'Blastula': Flaming Lips documentary debuts at deadCENTER
By Gene Triplett
OKLAHOMA CITY — deadCENTER Film Festival-goers will be afforded a rare look inside the sonic laboratory of Oklahoma City’s mad scientists of psychedelic songcraft when The
Flaming Lips’ “Blastula: The Making of ‘Embryonic’” takes its first big screen bow at 10 tonight (Friday, June 11) during the Mixtape film shorts program in the downtown Kerr Auditorium.
An encore screening is set for 5:30 p.m. Saturday at IAO Gallery.
The 21-minute film by George Salisbury and Lips leader Wayne Coyne documents the initial jam sessions that metamorphosed into the most experimental, over-the-edge album the band has recorded since 1997′s “Zaireeka,” which contained four separate discs designed to be played simultaneously on multiple stereos.
Thankfully, “Embryonic,” released in October, is a single-disc affair requiring only one player, but the free-form nature of the music — often lyrically dark and arrestingly noisy — can be challenging enough, particularly for fans of the more elegant avant-pop the band performed on “The Soft Bulletin” (1999) and “Yoshimi Battles the Pink Robots” (2002).
So for some, viewing “Blastula” might seem like witnessing a musical train wreck.
“We were filming some stuff while we were recording at Steven’s house,” Coyne said in a phone interview Monday, referring to Lips multi-instrumentalist Steven Drozd. “I guess it’s off of the Belle Isle district over there off of Northwest Sixty-third, when he lived over there. And it shows us in the house, kind of just (fooling) around, jamming around, finding some little nuggets.
“And we tried to find all the little bits that we played while we were there that we actually ended up using on the record. So for anybody who thoroughly knows the record, you know, you’ll hear little bits that we’re playing right there …. And, you know, it’s got little interviews, and just things about what we were thinking about, and the triumphs and failures, and just kind of the different way we approached it.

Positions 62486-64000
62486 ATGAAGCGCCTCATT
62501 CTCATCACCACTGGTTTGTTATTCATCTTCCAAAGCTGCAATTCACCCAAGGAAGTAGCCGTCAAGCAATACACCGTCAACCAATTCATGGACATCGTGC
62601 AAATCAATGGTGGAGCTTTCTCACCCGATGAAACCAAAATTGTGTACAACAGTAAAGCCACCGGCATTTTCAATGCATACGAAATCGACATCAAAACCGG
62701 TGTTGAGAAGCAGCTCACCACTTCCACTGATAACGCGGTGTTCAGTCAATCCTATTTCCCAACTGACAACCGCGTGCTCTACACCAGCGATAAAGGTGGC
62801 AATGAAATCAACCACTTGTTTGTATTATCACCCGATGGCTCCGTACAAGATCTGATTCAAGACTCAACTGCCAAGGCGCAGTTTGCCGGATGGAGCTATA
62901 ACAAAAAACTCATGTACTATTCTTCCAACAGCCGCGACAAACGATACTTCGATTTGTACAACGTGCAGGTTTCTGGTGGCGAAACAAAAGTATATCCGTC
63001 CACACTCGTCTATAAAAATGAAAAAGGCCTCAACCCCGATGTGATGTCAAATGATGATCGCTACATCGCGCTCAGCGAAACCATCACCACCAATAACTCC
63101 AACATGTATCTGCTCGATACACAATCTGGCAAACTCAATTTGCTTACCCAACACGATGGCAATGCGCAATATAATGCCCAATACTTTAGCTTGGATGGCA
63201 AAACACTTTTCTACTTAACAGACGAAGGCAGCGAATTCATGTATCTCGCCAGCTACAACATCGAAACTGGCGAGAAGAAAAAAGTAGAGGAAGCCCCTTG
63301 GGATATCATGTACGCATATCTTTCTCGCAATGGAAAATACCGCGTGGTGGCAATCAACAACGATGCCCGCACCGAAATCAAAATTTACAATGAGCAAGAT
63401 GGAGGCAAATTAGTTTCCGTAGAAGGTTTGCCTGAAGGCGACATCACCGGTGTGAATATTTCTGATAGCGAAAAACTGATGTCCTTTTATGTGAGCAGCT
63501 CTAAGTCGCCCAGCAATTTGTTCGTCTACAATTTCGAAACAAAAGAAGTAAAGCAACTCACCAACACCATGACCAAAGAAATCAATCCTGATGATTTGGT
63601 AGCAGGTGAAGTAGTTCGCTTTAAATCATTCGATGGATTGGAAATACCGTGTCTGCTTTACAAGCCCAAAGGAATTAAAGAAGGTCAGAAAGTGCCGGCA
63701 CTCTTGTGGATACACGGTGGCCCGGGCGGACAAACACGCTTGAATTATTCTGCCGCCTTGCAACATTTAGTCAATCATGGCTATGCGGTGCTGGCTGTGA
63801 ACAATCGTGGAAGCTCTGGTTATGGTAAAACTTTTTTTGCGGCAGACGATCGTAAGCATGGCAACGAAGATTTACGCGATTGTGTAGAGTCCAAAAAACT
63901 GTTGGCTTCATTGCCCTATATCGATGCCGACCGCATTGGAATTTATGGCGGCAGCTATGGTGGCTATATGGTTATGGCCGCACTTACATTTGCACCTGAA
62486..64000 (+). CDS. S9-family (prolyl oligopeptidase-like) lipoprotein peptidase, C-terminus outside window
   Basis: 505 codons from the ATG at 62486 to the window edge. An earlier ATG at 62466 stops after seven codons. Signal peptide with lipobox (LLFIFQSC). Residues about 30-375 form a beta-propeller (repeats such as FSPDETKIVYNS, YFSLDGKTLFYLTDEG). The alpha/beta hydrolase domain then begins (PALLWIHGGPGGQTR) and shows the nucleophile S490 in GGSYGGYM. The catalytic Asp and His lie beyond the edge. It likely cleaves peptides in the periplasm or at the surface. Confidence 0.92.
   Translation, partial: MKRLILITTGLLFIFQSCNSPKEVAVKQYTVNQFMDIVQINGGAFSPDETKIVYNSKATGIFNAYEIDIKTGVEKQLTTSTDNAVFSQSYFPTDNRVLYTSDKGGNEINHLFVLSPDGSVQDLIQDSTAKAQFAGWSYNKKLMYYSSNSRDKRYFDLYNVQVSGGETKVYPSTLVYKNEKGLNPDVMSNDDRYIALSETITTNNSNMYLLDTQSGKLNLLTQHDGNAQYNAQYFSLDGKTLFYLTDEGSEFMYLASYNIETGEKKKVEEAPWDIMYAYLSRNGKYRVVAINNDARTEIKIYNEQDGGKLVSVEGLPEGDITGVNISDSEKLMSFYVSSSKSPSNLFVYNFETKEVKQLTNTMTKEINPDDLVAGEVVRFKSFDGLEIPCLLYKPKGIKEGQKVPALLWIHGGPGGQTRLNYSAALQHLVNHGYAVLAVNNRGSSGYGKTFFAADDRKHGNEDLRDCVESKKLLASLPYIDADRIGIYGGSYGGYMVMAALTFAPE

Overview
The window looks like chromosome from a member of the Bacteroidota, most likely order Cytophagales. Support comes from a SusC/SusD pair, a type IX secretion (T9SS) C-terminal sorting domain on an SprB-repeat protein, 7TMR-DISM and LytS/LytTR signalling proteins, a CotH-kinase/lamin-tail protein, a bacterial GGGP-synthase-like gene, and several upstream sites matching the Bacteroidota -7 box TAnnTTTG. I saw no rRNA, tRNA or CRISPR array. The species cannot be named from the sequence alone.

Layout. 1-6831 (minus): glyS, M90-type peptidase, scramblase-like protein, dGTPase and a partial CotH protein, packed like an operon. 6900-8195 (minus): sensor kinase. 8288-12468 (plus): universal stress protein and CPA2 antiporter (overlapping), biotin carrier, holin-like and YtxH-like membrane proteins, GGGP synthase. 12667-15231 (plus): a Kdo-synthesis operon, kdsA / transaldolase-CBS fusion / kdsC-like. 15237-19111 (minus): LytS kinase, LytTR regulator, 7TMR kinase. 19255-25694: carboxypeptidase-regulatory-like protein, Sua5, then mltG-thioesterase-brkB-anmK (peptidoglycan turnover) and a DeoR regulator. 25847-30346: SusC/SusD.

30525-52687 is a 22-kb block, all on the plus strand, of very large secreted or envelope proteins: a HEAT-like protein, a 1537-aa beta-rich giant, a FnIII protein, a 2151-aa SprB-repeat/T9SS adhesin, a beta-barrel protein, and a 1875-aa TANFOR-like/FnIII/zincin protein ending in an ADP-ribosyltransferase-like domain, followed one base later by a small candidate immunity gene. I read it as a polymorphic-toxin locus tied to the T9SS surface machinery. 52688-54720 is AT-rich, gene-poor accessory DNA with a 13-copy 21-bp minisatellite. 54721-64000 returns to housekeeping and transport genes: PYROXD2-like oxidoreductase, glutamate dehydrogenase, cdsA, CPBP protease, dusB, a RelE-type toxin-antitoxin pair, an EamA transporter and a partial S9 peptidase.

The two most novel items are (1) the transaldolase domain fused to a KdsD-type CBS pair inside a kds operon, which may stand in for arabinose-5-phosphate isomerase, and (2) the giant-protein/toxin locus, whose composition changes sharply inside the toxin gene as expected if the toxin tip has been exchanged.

“For all intents and purposes, when we began recording, we were just jamming around. We really didn’t know, we didn’t think we would just do these freaky kind of low-fi jams at Steven’s house, and that they would yield so much, I mean, you know, inspiration.”
The eventual yield was a sprawling 18-track exploration of new sounds and cryptic poetry that more than reaffirms The Flaming Lips’ reputation as fearless experimentalists — or freaks, as they prefer. But as far as we know, no drugs were abused during the making of “Embryonic.”
In fact, a good bit of Coyne’s inspiration for the album’s music and lyrics came from repeated viewings of Liliana Cavani’s “The Night Porter,” an artfully sleazy Italian film made in 1974 and set in 1957, about a sado-masochistic affair between an ex-Nazi (Dirk Bogarde) and a woman (Charlotte Rampling) he used to abuse sexually in Auschwitz.
“I was singing about the dimensions of this movie that kind of shocked me or were interesting or whatever, and I started to sing about the nature of evil and the nature of pleasure and the nature of submission and dominating and all these things that I thought the music was kind of hinting at,” Coyne told me at the time of the album’s release.
He also credited the adventurous nature of “Embryonic” to a lot of late-night listening to Miles Davis’ music from the jazz master’s electric fusion period.
But Coyne, Drozd, bassist Michael Ivins and drummer Kliph Scurlock weren’t sure how their producer, Cassadaga, N.Y.-based Dave Fridmann, would react to their brave new music/noise inventions.
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